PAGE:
The day of the procedure, physical examination showed the presence of moderate peripheral oedema with no ascites, and jugular venous pressure was estimated at 8 cm of water. A right catheterization examination showed a mean central venous pressure of 5 mmHg, mean pulmonary arterial pressure of 35mmHg, and a cardiac index of 2.2 L/min/m2. After canulation, a waveform pressure curve in the canal duct was observed/analyzed with a mean value of 80 mmHg (simultaneous mean systemic pressure of 70 mmHg). Given the observed pressures, the lymph was collected only by gravity drainage. After 24 hours, 1,5L of lymph were retrieved (figure 1, panel D). The right catheterization before discharge showed a decrease in pulmonary arterial pressure (mean: 15 mmHg) and similar central venous pressure. Diuresis was maintained (1,6L during the first 24 hours) but diuretics were lowered before discharge to avoid hypovolemia. The canal duct pressures were re-measured before removal of the drain and were much lower (mean: 10 mmHg) than before drainage. Peripheral oedemas were less significant and jugular venous pressure was similar. The patient was discharged without any complication 48 hours after the procedure. Laboratory measurements before, during, after drainage and one month later are presented in table 1. No relevant or concerning variation of measured parameters was observed confirming the safety of lymph removal. The N-terminal pro-B type natriuretic peptide (NT-pro-BNP) value at 8 hours was 1064 ng/L and decreased to 548 ng/L two days after the procedure. The weight also decreased from 44.5 kg to 42.9 kg. This decrease was transient since one month after the procedure, the NT-pro-BNP levels and weight were similar to baseline. One month later patient quality of life assessed by the Kansas City Cardiomyopathy Questionnaire improved (34 points to 41 points) but NYHA class remained unchanged.
Table 1Laboratory measurement before, during and after drainage of the lymphatic duct
8 hours after procedure
Normal value or Range
Protein total (g/L)
White cells (G/L)
NT-pro BNP : N-terminal pro-B type natriuretic peptide
Heart failure is a syndrome characterized by high mortality, frequent hospitalization, and reduced quality of life. Neuro-hormonal therapeutic agents and implantable devices are widely used to prevent HF hospitalization, reduce symptoms and lower mortality. However, management of chronic and acute HF congestion is mainly limited to diuretic therapy. This work highlights for the first time the feasibility of a new strategy to treat HF congestion: percutaneous canulation and drainage of the lymph from the thoracic duct.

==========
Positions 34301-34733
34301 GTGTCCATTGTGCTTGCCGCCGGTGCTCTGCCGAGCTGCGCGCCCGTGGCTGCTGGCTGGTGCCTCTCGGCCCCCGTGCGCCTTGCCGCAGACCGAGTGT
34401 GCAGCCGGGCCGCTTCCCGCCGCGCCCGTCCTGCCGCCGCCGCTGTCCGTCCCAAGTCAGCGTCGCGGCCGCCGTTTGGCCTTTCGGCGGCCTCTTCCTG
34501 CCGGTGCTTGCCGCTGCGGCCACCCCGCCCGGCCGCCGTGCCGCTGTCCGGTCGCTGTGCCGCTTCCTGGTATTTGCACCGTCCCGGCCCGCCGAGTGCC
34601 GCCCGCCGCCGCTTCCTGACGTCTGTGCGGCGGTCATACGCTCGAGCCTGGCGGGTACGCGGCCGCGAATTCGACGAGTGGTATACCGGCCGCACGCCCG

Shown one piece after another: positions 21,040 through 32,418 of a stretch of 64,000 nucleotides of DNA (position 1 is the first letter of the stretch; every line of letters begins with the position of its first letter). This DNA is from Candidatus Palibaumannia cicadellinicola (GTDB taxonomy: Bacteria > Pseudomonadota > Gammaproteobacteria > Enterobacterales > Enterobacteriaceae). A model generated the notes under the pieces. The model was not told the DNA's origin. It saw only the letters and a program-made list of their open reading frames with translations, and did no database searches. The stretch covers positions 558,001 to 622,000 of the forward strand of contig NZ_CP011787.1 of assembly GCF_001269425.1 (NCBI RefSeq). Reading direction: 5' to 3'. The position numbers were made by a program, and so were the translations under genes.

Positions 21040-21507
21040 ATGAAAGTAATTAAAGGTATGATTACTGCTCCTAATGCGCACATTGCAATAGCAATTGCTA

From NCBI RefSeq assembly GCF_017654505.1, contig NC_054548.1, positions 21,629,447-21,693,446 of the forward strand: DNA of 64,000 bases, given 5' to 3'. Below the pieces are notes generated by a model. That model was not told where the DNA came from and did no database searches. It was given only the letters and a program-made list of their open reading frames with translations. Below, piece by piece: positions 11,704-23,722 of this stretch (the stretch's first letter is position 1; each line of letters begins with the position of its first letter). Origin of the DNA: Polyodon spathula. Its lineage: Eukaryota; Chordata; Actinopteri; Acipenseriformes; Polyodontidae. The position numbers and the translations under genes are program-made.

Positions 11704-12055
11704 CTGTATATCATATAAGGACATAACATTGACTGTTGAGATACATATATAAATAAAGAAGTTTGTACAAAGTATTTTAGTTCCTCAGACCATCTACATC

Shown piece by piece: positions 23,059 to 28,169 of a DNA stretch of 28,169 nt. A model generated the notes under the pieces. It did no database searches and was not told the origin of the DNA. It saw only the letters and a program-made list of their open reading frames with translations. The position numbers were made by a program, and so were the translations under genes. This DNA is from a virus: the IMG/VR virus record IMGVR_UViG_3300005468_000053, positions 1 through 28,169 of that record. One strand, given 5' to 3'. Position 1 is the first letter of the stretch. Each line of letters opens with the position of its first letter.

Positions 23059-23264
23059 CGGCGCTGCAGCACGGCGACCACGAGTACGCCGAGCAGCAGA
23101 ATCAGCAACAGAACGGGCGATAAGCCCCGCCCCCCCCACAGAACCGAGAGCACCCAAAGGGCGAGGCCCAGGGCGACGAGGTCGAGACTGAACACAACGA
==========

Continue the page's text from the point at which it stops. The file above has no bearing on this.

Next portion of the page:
Two mechanisms are involved in the transport mechanism of lymph: intrinsic pumping (passive stretching and active contraction of smooth muscle cells combined with the action of the unidirectional valves composing the collecting lymphatics) and extrinsic pumping (pressure resulting from surrounding tissues, vessels and breathing). Namely, lymphatic pumping is a dynamic and highly regulated process whose failure can led to interstitial oedema. Lymph circulation deregulation in HF can be related to two factors: an impairment of lymph vessel integrity, and a reduction in lymph drainage related to high central venous pressure.
The hemodynamic stress of HF is known to be associated with systemic inflammation. Inflammation increases vascular permeability, and the leak of proteins in the interstitial space subsequently increases interstitial oncotic pressure. Consequently, there is an interstitial fluid accumulation necessitating an enhanced lymph flow. However, lymph transport also decreases in chronic inflammation (related to impaired vessel integrity and compliance) leading to maintained venous congestion.
High central venous pressure can also reduce the ability of the lymph to pour out into the venous circulation. Interestingly, the patient’s pressures measured in the canal duct were high (mean 80 mmHg) and higher than the systemic pressures. This phenomenon may be related to the capacity of the lymph vasculature to increase lymph vessel contractility when outflow resistance occurs. Nevertheless, all these factors are hypothesis generating.
This approach might play a role in congestive patients resistant to diuretics because of renal impairment or patients with consequent peripheral oedema and normovolemia related to an increase of vascular permeability.
This intervention appears to be safe and the technique is relatively similar to the access used to manage thoracic duct leakage. Nevertheless, some aspects of the procedure need to be improved. First, the intranodal lymphangiography requires the patient to lie down for approximately one hour, which may not be possible in HF patients with orthopnea. Targeting axillary instead of inguinal lymph nodes may be a promising option. Secondly, lymphatic valvules are difficult to cross and canulation of the canal duct may be challenging. Third, it is difficult to determine the quantity of lymph that needs to be collected and the potential impact of this retrieval on the immune system. An animal study using a dedicated device to enhance lymph flow without withdrawing any fluid has been recently published and illustrates other alternatives in this field
. Finally, Albumin and other plasma proteins were slightly affected by the drainage in this patient, but this one case study cannot allow us to draw any conclusion about the potential arm of this loss. It is important to underline that the hemodynamic results of the procedure seemed transient since the biomarkers and weight raised at 1-month follow-up. Therefore, this procedure might be only suitable for bailout congestive states with no other issues. Moreover, the results of this single case study should be interpreted with caution; further cases and studies are warranted to draw definitive conclusions.
In conclusion, transcatheter percutaneous drainage of lymph appears to be a feasible and promising technique to improve congestion and interstitial oedema in HF patients.
NOVEL TEACHING POINTS:
This study aimed to evaluate the feasibility and safety of percutaneous cannulation and drainage of the lymphatic canal duct to treat venous congestion of patients with chronic heart failure.
This strategy was safe and improved biologic markers shortly after the procedure.
Further studies are warranted to confirm this interesting new path.
Lymphatic Dysregulation in Patients With Heart Failure: JACC Review Topic of the Week.